Summary of Richard M. Eaton's India in the Persianate Age

by   Everest Media (Author)
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Please note: This is a companion version & not the original book.

Sample Book Insights:

#1 In the early second millennium, two armies marched from opposite directions and raided north India. The first was led by a general acting on the authority of Rajendra I, maharaja of the Chola empire, towards the extreme southern end of the Indian peninsula. In 1022, his army marched 1,600 kilometers north from the Cholas’ royal and ceremonial capital of Tanjavur.

#2 The Cholas were the dominant power in the eastern Indian Ocean at this time. In October 1025, the son of a Turkish-speaking Central Asian slave marched out of Ghazni in eastern Afghanistan with 30,000 cavalry behind him. He headed south-east through the craggy ravines of the Sulaiman Mountains and descended into the low, lush Indus valley.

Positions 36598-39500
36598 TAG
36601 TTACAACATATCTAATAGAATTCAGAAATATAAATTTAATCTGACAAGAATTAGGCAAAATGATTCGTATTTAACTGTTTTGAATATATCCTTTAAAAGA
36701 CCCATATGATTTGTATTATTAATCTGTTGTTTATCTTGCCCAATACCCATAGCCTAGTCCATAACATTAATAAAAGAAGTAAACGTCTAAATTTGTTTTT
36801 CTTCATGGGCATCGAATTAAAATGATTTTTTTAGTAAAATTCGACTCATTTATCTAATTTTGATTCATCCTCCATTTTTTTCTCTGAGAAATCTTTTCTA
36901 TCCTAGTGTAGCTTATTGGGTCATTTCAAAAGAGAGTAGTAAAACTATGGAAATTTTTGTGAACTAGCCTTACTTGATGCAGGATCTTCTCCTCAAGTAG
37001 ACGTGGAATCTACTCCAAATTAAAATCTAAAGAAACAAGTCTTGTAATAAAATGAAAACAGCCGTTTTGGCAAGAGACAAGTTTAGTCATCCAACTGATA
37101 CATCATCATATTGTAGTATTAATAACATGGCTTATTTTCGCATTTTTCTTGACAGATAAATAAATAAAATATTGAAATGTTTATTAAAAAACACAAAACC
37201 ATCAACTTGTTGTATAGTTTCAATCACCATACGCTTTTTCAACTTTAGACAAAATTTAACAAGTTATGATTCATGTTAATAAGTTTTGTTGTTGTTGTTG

#3 The raid on Somnath, which was recorded in Persian chronicles, was never mentioned in the local Hindu inscriptions. The silence of these sources suggests that the raid was either forgotten altogether or viewed as just another unfortunate attack by an outsider.

#4 The invasions of Rajendra Chola and Mahmud of Ghazni had many similarities, but their differences highlight the radically different political cultures in early-eleventh-century South Asia. The older political culture, informed by a body of Sanskrit texts, had existed for many years before the rise of Chola power in south India.

Publication date
May 13, 2022
Paper ISBN
File size
1 MB

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